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Managing the Inevitable Downsides of Calving Season

The weather has officially cooled off and we are 90% done with our calving season! I can’t believe we are at this point already. Overall, we have had a great year and we will share more stats when we are officially done. However, just like with any living being and new life, there are some downsides that we have to navigate through during the calving season.




As cow/calf farmers we are basically nurses for our cows during calving (the birthing process) and every so often we come across cows that need assistance or have lost their calves. Below I’m going to explain some examples of inevitable scenarios that can happen.


Firstly, it is always a surprise when we ride through the cows to find one who had twins! Cows typically only have a single baby at a time, but twins can happen. As farmers we don’t generally like having twins because the chance of the cow having issues giving birth drastically increases. We make genetic breeding decisions on our farm that will hopefully lessen the chance for us to have cows with twins. This year (which is above normal for us) we have had 3 sets of twins. Generally, our mommas don’t make enough milk to support two babies and they like one twin more than the other. Because of this, we will take one of the twins and make them a bottle baby. This means we will raise them and feed them milk replacer ourselves.





Sometimes the cow will have her baby just fine, but the calf is early. When cows have calves too early, they don’t always produce enough milk for the calf. Their udder doesn’t go through the normal development process to make milk, so they won’t be able to feed the calf successfully. Also when calves are early, they are small. They might not have enough energy to get up and drink from mom either. This is another scenario where we have to take the baby and feed them milk replacer in order for the calf to survive.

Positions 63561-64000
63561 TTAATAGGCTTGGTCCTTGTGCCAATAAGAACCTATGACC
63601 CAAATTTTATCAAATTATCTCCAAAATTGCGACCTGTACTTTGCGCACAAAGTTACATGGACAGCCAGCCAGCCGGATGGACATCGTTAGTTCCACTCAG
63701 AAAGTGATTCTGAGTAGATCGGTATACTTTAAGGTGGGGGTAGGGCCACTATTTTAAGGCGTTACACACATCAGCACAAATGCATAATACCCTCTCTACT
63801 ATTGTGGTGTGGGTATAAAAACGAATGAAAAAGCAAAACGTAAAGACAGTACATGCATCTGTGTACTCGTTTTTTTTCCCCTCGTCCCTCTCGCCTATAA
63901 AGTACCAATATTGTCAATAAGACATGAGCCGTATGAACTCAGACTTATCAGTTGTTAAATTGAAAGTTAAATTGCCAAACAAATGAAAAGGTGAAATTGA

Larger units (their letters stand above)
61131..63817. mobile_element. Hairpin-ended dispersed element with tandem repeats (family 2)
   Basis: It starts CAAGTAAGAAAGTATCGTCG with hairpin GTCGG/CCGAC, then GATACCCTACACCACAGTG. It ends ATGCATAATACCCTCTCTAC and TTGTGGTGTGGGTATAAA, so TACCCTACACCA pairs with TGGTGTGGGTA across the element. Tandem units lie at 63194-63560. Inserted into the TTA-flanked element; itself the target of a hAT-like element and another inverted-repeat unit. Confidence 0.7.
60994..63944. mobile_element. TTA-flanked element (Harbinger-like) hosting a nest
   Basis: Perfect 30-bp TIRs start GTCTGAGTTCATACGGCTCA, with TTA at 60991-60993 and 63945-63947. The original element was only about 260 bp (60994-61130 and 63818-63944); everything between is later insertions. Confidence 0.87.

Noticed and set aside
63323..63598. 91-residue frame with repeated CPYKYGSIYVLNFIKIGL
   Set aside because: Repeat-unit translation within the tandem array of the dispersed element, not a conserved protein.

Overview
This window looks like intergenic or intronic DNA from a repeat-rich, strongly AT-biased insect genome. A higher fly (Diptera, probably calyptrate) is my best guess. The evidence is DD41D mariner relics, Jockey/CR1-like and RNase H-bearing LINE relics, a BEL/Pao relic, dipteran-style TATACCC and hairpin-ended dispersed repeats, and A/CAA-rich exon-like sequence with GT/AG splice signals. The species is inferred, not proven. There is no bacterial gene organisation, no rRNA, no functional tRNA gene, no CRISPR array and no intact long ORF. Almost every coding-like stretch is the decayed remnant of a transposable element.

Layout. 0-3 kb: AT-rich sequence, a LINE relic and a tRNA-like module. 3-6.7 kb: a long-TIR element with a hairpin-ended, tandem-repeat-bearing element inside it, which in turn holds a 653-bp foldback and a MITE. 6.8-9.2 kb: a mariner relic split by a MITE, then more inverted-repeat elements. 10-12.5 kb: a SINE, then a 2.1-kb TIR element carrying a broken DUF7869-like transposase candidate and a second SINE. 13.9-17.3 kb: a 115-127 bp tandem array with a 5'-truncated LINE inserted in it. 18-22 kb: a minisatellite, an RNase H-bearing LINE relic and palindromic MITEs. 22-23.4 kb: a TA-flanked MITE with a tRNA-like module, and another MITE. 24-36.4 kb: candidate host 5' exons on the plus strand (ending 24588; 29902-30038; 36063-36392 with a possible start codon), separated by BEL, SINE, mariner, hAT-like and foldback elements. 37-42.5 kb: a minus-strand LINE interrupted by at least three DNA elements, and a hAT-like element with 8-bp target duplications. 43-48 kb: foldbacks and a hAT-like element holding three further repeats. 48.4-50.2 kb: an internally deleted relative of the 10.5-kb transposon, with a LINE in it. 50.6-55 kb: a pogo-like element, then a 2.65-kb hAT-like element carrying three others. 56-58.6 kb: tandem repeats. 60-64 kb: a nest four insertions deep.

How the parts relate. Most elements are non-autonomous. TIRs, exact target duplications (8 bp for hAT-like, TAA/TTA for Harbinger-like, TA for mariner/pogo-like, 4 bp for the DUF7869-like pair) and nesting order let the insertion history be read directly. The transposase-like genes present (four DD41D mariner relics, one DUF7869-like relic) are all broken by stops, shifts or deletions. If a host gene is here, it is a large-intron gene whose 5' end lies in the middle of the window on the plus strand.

Every year we also have cows with dystocia during calving. Dystocia is the farming term for an animal having trouble during calving. There are many different scenarios of dystocia. In a normal calving, the front feet and head will come out first, but this isn’t always the case. Calves may be presented backwards, their front feet might be in the wrong position, or the head may be bent. All of these scenarios could cause the cow to not be able to have the baby on her own. If we notice the cow having an issue calving we will assist and help orient the calf in the right direction. However, we do not always make it timely to assist and get the calf out alive because the cow calved overnight. Other times, we come and the cow was able to have the calf on her own but it was born dead. This is a really unfortunate occurrence of calving season.


Cows can also have early or late term miscarriages. Generally we figure this out at the end of calving season when a cow never has a baby. This means that at some point between when they were pregnancy tested and calving season they lost their baby. Cows are really good at masking things like this, so we don’t always catch it. Unfortunately this year we found a cow that had a late term miscarriage. It turns out that the calf wasn’t alive for some time in the cow's stomach. She had the baby successfully on her own, but in this case we call that calf a mummy calf. This is also very sad for us because we generally have no control over this scenario.




Colostrum is the first milk that all mammals make. It is full of antibodies and other important substances calves need. It is essential that all calves get colostrum. Sometimes, for reasons we don’t understand, calves don’t get enough colostrum from their moms and the calf passes away a few days after they are born.


In order to combat some of these inevitable events during calving season we have a management strategy we can use. This technique is called grafting. It is a bit unusual to see but can really work! If a cow that just calved had a baby that didn’t survive and a baby who is a twin or mom doesn’t make enough milk, we can pair them together. To make this grafting possible, we will skin out the dead calf and wrap the skin of this calf onto the live calf that needs a new mom. Cows identify their calves mostly by how they smell, so usually we can trick the new mom into taking a different calf if he/she smells like their own. This process can take a few days and we usually put them in a small pen together but it can really work! This year we had a mom who didn’t make enough milk for her calf and another mom who lost her calf. The new mom really wanted to care for her calf so we did this grafting process and it worked in the field! We are very proud of these momma cows who can be very resilient. Now, this baby calf has two moms and they share the baby!




Overall, calving season is a time of joy and new life but we wouldn’t be sharing the full picture if we didn’t share a few of the downsides that come with so much joy. We really love our cows and take care of them to the best of our ability. Sometimes all new life isn’t perfect, and we wanted to share a piece of that with you!


Love,

Olivia, Tabby, Gina, & Kendra

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